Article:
H. G. Adler’s Novel of Life after Auschwitz

Dec. 12 2014

H. G. Adler is best known (to the extent that he is known at all) for his sociological studies of the Holocaust. But he also wrote a series of novels based on his own experiences at Theresienstadt and Auschwitz, and his life after the war. The last of these, The Wall, recently made available in English, deals with the burdens of survival. Adam Kirsch writes:

Of all the different genres of Holocaust literature, the survivor’s story is perhaps the most challenging. It is the story of an aftermath, of a life lived in the shadow of events that are so terrible they can never achieve the banality of “closure.” And it is precisely this unresolved quality, this sense that a survivor’s life has broken away from all recognized narrative patterns, that gives The Wall its uneasy power. Its protagonist, Arthur Landau, is given to saying that he does not exist, and the whole book is like a document of what it feels like to live without existing: “I realize I don’t belong to human society. . . . I am not part of any continuum that allows those who are self-evident—so they maintain, at least—to discover something in common or at least assume it.”

Read more at Tablet

More about: Auschwitz, Holocaust fiction, Holocaust survivors, Jewish literature, Theresienstadt


When It Comes to Peace with Israel, Many Saudis Have Religious Concerns

Sept. 22 2023

While roughly a third of Saudis are willing to cooperate with the Jewish state in matters of technology and commerce, far fewer are willing to allow Israeli teams to compete within the kingdom—let alone support diplomatic normalization. These are just a few results of a recent, detailed, and professional opinion survey—a rarity in Saudi Arabia—that has much bearing on current negotiations involving Washington, Jerusalem, and Riyadh. David Pollock notes some others:

When asked about possible factors “in considering whether or not Saudi Arabia should establish official relations with Israel,” the Saudi public opts first for an Islamic—rather than a specifically Saudi—agenda: almost half (46 percent) say it would be “important” to obtain “new Israeli guarantees of Muslim rights at al-Aqsa Mosque and al-Haram al-Sharif [i.e., the Temple Mount] in Jerusalem.” Prioritizing this issue is significantly more popular than any other option offered. . . .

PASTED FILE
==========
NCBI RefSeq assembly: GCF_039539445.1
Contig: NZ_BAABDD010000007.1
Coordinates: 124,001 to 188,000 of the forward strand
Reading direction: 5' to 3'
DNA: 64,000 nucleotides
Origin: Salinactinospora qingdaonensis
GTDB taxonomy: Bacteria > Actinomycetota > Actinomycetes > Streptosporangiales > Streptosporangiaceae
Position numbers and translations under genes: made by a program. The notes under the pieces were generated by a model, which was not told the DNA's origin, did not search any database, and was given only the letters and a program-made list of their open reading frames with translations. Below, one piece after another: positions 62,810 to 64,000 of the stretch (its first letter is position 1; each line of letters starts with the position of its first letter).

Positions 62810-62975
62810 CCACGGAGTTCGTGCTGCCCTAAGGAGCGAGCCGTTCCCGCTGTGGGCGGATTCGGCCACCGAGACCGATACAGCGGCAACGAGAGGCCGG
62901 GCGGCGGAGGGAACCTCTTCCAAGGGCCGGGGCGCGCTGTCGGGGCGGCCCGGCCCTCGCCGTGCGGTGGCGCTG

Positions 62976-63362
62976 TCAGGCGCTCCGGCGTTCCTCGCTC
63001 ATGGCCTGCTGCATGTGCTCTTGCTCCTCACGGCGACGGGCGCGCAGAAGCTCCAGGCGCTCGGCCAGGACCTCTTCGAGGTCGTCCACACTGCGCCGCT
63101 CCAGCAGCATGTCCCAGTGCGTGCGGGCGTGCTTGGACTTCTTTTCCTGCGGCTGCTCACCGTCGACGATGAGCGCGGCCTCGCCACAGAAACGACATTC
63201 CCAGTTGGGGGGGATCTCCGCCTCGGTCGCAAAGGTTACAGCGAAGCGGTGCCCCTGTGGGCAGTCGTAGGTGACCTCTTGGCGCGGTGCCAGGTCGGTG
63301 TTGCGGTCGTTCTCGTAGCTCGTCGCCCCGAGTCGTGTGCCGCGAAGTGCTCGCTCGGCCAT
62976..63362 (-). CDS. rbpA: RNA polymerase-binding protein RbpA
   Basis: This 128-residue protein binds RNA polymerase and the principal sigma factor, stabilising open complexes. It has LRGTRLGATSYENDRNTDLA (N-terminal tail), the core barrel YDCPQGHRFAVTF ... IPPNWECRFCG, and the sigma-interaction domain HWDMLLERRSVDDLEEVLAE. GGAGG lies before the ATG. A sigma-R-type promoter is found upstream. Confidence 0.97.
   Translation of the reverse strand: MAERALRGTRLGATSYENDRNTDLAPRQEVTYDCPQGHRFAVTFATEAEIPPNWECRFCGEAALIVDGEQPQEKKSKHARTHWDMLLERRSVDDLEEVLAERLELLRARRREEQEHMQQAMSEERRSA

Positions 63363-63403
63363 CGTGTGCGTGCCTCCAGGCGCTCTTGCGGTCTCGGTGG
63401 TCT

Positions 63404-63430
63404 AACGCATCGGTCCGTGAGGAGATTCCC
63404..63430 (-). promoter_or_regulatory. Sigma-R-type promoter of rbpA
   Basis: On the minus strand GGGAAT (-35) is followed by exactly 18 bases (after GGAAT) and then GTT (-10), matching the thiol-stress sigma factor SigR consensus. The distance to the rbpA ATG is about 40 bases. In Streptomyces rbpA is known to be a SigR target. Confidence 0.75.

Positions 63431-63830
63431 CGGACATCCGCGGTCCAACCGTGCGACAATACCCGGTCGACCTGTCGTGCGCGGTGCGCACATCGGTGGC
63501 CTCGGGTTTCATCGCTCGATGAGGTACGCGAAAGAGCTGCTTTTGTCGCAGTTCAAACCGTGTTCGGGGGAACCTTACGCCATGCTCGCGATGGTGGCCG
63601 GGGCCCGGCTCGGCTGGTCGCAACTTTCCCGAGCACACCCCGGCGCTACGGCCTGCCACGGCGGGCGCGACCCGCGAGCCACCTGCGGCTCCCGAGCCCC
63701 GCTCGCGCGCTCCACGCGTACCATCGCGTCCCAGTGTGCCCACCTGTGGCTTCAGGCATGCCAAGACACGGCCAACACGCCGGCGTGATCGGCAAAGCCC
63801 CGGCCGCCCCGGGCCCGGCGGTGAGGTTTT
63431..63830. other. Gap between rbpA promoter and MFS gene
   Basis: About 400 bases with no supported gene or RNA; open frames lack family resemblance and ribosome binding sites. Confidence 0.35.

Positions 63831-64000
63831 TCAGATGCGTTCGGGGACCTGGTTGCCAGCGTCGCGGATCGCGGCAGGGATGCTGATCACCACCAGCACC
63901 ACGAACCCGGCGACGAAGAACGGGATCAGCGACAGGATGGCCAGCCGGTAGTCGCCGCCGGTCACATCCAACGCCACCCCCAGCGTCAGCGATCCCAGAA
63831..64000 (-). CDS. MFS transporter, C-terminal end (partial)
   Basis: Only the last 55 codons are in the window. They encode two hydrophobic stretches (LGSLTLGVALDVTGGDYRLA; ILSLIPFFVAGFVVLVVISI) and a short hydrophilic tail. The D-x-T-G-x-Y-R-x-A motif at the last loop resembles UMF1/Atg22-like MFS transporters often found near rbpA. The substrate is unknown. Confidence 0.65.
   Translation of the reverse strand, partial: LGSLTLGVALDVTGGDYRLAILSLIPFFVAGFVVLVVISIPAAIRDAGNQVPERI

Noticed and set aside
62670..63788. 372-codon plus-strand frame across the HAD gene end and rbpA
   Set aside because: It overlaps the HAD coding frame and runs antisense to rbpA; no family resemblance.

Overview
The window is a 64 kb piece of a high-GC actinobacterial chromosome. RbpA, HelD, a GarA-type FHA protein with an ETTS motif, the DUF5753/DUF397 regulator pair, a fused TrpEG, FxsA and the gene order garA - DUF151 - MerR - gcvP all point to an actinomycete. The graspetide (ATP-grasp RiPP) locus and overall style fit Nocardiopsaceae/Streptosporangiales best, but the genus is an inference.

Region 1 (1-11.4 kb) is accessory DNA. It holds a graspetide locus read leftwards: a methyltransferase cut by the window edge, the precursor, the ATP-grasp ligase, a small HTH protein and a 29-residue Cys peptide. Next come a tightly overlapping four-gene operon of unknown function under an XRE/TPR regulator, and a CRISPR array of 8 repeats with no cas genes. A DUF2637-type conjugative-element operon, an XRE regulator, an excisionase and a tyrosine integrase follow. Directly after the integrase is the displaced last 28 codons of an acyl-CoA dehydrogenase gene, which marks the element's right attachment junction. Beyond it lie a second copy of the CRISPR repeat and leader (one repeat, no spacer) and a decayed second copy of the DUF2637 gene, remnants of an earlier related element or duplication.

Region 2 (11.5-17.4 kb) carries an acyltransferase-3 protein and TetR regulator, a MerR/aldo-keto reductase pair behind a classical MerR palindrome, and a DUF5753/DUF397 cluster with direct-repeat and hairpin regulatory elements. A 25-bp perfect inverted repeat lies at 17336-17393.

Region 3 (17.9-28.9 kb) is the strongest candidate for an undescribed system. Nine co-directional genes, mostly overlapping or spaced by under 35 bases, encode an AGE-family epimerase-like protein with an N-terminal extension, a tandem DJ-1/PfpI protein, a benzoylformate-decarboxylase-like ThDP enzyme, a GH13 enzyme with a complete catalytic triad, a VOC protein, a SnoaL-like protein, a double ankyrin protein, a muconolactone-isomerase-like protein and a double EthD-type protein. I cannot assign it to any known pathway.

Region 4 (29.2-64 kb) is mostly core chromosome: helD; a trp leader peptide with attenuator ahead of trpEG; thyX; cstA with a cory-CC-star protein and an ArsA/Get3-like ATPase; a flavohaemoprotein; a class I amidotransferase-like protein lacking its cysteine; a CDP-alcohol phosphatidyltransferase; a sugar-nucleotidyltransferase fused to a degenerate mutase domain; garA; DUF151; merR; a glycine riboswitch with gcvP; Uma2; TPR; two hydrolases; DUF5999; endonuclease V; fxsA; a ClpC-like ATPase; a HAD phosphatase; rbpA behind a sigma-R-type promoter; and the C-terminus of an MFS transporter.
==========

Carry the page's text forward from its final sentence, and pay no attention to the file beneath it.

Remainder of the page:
This popular focus on religion is in line with responses to other controversial questions in the survey. Exactly the same percentage, for example, feel “strongly” that “our country should cut off all relations with any other country where anybody hurts the Quran.”

By comparison, Palestinian aspirations come in second place in Saudi popular perceptions of a deal with Israel. Thirty-six percent of the Saudi public say it would be “important” to obtain “new steps toward political rights and better economic opportunities for the Palestinians in the West Bank and Gaza.” Far behind these drivers in popular attitudes, surprisingly, are hypothetical American contributions to a Saudi-Israel deal—even though these have reportedly been under heavy discussion at the official level in recent months.

Therefore, based on this analysis of these new survey findings, all three governments involved in a possible trilateral U.S.-Saudi-Israel deal would be well advised to pay at least as much attention to its religious dimension as to its political, security, and economic ones.

Read more at Washington Institute for Near East Policy

More about: Islam, Israel-Arab relations, Saudi Arabia, Temple Mount